Nova Peris honoured in bronze in Melbourne’s centre

A 2.2-metre-high bronze statue of former Olympian Nova Peris has been unveiled at Melbourne’s Federation Square capping a landmark week for Indigenous Australian sportswomen.

The statue was installed on Wednesday as part of the Statues for Equality initiative, which found that of Melbourne’s 580 sculptures, only 1.5 per cent celebrate real-life women. The organisation was established to address gender and race imbalance in public art.

The former Olympian-turned-parliamentarian is depicted in full flight at the Sydney Olympics in 2000. “Even though it is a statue of me, it’s not about me, it’s about black excellence,” Peris said.

Created by artist-activists Gillie and Marc and Yorta Yorta and Dja Dja Warung artist Jandamarra Cadd, the statue captures a powerful and determined Peris. Cadd also painted the portrait of a bare-footed Peris that sits in Parliament House. Peris was the first Indigenous woman to be elected to parliament and represented the ALP in the senate for the Northern Territory for three years.

The artists said there were multiple layers to the statue. The saltwater crocodile and the blackheaded python represent Peris’ totems on her mother and father’s sides. Three native hibiscus flowers, the flowers of the stolen generation, are symbolic of her mother and grandparents, who were forcibly removed from their parents. At Peris’ feet are her hockey stick and Olympic gold medal. Peris swapped hockey - for which she had won an Olympic gold medal with the Hockeyroos - for athletics and managed to remain at the top of her game.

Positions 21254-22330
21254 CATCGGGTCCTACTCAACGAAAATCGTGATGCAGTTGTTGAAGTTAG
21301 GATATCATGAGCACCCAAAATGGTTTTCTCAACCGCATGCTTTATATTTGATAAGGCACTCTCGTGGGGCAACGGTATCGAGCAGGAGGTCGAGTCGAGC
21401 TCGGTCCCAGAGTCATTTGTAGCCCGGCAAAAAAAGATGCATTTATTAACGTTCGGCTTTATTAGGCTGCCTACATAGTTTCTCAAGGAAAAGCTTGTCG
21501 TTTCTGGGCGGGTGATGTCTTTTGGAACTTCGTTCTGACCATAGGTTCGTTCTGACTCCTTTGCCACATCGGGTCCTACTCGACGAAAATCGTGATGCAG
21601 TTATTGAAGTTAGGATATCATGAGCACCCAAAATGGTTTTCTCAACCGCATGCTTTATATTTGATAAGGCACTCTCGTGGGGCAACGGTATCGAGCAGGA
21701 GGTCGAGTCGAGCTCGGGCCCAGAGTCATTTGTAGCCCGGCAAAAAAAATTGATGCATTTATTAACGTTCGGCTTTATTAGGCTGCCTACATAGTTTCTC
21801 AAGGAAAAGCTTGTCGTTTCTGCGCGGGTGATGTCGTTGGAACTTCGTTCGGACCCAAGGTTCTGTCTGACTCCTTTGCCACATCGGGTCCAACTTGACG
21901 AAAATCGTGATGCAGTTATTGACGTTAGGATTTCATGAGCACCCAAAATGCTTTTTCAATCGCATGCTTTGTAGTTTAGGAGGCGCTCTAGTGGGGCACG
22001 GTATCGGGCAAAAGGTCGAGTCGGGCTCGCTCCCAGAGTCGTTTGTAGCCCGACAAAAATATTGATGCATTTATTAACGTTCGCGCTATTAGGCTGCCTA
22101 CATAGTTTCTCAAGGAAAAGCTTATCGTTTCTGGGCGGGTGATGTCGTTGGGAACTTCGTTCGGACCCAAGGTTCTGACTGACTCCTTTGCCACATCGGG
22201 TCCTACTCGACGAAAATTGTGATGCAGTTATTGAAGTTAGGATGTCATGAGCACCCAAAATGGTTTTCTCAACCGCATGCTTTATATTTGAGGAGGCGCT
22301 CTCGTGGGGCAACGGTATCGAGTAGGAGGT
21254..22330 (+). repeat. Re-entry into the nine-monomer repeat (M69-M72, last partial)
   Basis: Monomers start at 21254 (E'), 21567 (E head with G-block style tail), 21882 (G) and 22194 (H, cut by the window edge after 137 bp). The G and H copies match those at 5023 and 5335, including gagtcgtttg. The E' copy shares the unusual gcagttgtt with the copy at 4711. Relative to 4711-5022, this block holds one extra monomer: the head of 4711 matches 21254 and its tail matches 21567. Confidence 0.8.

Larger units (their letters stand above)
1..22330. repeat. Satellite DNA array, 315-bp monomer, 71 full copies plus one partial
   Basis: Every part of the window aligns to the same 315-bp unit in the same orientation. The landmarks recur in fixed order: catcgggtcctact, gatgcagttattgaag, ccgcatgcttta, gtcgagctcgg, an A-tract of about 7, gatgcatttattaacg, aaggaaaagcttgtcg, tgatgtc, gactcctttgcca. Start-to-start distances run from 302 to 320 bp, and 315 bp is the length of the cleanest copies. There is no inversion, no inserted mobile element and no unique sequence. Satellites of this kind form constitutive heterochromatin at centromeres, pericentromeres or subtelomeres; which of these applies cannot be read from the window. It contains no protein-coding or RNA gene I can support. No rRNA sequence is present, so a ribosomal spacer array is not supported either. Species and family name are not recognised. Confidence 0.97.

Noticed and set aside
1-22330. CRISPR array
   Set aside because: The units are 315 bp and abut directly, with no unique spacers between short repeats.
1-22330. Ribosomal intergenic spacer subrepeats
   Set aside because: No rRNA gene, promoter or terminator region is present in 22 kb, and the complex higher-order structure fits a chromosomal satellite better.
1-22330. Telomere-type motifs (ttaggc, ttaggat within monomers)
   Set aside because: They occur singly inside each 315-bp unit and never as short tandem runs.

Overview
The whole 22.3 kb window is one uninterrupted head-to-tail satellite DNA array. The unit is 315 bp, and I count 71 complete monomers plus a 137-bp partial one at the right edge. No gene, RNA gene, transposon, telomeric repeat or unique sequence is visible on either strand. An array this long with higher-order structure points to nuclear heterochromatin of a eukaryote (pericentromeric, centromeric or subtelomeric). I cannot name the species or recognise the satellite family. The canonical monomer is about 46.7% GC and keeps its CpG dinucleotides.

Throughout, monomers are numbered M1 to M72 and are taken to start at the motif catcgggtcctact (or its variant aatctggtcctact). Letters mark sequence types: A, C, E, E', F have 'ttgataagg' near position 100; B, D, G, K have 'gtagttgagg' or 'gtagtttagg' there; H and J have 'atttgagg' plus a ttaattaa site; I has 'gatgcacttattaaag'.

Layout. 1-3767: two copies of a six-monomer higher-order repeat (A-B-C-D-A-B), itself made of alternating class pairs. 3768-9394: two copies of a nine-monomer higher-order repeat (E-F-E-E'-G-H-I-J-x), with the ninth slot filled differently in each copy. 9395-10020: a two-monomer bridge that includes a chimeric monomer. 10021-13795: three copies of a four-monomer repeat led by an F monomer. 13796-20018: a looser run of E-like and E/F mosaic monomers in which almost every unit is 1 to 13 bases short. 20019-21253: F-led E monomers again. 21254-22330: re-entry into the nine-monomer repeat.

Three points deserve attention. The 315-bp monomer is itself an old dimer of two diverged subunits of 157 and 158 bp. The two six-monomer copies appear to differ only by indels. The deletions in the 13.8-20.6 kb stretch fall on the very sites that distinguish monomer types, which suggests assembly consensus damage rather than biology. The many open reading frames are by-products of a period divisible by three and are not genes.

“Most statutes are of people on a podium, or a square box, but I didn’t come out of a square box, my life has been one of resilience and strength, “Peris said. “That’s why I wanted it to have me running over Country. It’s rugged.”

At the unveiling, Peris’ children Destiny and Jack said they had not seen their mother in her sporting endeavors but they had witnessed her advocacy in Indigenous health, education and human rights. “There was not a dry eye ... when they spoke,” Peris said. “I want people to see that statue, young Australians particularly, to know you’ve got to have your dreams and aspirations and to know that with hard work and discipline, you can achieve anything in life.”

Awarded the Order of Australia in 1997, Peris is an official ambassador for the Australian Aboriginal Education Foundation, which provides scholarships for Indigenous students. Later in the year, the statue will move to her hometown of Darwin.

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